Let {a_{0}, a_{1}, a_{2}, ... } be an infinite sequence of real or complex numbers. For n ≥ 0, we define

where it follows that a_{n} = S_{n} − S_{n−1} with a_{0} = S_{0}. Then the infinite series whose nth term is a_{n} is defined to be

and S_{n} is called the nth partial sum of this series. If there exists a finite number S such that

we say that series (1) is *convergent* and its sum is S, in which case we write

If lim S_{n} does not exist or is infinite, then we call (1) a *divergent* series. If, on the other hand, there exists a finite number A such that lim A_{n} = A, we say that series (1) is absolutely convergent. When (2) is satisfied, we define the remainder R_{n} to be S − S_{n}, n ≥ 0. *Cauchy's convergence principle* gives the necessary and sufficient conditions for (1) to be convergent: for any ε > 0 there is an N such that |S_{m} − S_{n} | < ε for all m > n > N. The same holds for absolute convergence by taking A_{m} − A_{n} < ε instead. Absolute convergence implies convergence but not vice versa; the series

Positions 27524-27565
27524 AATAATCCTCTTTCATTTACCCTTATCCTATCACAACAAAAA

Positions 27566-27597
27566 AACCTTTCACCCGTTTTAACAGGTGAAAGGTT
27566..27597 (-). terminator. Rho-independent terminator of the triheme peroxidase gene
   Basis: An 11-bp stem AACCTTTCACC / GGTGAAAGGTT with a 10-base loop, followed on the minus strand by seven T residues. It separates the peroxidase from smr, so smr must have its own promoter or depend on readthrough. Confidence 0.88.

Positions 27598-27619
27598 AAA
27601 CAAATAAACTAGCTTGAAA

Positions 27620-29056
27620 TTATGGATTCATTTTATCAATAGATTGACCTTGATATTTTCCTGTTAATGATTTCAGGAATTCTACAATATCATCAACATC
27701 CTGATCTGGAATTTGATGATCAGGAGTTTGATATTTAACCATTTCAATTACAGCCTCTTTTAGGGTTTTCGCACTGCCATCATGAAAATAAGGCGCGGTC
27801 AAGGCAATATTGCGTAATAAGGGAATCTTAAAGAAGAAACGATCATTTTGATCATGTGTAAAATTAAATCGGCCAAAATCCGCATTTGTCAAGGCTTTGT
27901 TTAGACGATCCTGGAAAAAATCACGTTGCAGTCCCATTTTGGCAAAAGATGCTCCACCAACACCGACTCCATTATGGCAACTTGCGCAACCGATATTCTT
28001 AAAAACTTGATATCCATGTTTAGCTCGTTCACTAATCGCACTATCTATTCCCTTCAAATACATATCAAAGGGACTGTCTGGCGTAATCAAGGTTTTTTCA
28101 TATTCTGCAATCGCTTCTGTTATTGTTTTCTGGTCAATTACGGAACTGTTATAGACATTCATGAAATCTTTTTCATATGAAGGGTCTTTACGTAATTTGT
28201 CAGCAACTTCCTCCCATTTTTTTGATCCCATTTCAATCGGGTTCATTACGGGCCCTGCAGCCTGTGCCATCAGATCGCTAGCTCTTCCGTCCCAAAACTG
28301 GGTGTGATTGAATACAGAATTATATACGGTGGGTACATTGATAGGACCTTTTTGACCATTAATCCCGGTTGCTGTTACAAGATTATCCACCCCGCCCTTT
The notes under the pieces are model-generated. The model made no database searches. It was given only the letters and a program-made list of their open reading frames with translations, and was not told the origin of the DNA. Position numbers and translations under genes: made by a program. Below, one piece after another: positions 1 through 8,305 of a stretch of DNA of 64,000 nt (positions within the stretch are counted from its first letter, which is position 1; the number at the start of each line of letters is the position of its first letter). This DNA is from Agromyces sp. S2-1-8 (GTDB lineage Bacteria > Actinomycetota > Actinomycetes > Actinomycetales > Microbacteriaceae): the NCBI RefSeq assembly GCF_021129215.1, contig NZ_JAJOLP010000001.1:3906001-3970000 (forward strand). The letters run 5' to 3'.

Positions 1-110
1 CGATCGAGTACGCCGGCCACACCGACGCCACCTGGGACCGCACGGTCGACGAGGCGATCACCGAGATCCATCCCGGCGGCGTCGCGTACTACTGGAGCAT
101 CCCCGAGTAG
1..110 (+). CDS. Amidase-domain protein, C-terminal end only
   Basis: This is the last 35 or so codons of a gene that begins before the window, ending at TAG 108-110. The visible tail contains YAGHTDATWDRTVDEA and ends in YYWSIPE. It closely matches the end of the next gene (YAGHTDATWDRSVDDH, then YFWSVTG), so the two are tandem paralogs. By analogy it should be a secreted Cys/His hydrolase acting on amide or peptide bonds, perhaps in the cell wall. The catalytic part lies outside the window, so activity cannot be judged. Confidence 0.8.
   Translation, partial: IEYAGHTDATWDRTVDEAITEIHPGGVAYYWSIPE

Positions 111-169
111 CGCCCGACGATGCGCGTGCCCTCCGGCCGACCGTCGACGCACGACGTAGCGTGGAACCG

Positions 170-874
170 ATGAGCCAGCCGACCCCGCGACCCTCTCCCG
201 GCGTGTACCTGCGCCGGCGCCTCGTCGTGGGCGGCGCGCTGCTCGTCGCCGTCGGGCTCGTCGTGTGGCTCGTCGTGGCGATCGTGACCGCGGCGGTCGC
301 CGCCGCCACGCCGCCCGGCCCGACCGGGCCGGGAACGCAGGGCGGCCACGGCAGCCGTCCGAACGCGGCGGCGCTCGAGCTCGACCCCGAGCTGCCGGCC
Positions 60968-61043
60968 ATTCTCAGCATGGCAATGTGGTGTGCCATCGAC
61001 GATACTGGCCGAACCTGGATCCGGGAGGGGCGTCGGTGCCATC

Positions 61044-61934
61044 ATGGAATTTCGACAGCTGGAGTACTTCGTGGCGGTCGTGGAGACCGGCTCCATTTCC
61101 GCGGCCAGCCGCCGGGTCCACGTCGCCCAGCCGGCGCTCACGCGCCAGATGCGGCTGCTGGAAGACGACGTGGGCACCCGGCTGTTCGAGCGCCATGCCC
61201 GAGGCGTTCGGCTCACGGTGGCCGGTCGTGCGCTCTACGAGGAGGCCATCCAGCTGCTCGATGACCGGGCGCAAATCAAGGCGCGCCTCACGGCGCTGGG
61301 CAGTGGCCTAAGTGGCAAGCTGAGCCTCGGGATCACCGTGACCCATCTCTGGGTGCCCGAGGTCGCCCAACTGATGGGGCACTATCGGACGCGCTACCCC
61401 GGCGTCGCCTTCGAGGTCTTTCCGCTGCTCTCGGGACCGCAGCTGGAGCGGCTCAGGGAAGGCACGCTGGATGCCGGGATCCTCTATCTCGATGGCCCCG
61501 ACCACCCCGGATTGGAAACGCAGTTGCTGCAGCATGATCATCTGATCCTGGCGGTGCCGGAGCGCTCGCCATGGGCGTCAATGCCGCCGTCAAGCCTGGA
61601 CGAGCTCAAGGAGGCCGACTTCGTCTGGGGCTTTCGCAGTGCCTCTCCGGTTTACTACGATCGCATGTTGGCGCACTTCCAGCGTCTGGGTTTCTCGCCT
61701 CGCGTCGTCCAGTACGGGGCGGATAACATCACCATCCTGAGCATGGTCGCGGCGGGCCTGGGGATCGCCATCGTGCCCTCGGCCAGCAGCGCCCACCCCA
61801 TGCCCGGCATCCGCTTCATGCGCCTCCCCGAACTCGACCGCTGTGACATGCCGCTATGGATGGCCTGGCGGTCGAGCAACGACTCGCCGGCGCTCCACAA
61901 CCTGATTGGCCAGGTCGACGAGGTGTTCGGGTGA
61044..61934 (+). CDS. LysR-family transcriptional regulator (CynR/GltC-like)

is convergent but not absolutely convergent; such series are said to be *conditionally convergent*. If series (1) converges, then a_{n} → 0 as n goes to infinity; thus, if lim a_{n} ≠ 0 then the series is divergent. However, the converse is not true as indicated by the *harmonic series* whose nth term is 1/n. There are several convergence tests for an infinite series of form (1):

Comparison test: the series converges absolutely if we can find a convergent series ∑ b

_{n}of |a_{n}| ≤ b_{n}nonnegative real terms such that |a_{n}| ≤ b_{n}for all values of n.Ratio test: if a

_{n}≠ 0 for all n and the ratios |a_{n+1}/a_{n}| ≤ 1 for all n > N, where L < 1 and N are fixed, then the series is absolutely convergent. If |a_{n+1}/a_{n}| > for all n > N, then the series diverges.Root test: the series converges absolutely if, for fixed L < 1 and N, the roots for all n > N. The series diverges if for all n > N.

The *geometric series*
converges to the sum 1/(1−r) if |r| < 1 and diverges if |r| ≥ 1.

#### REFERENCES

Hille, E. (1973) *Analytic Function Theory*, Vol. I, Chelsea Publishing Co., New York.

Kreyszig, E. (1983) *Advanced Engineering Mathematics*, John Wiley, New York.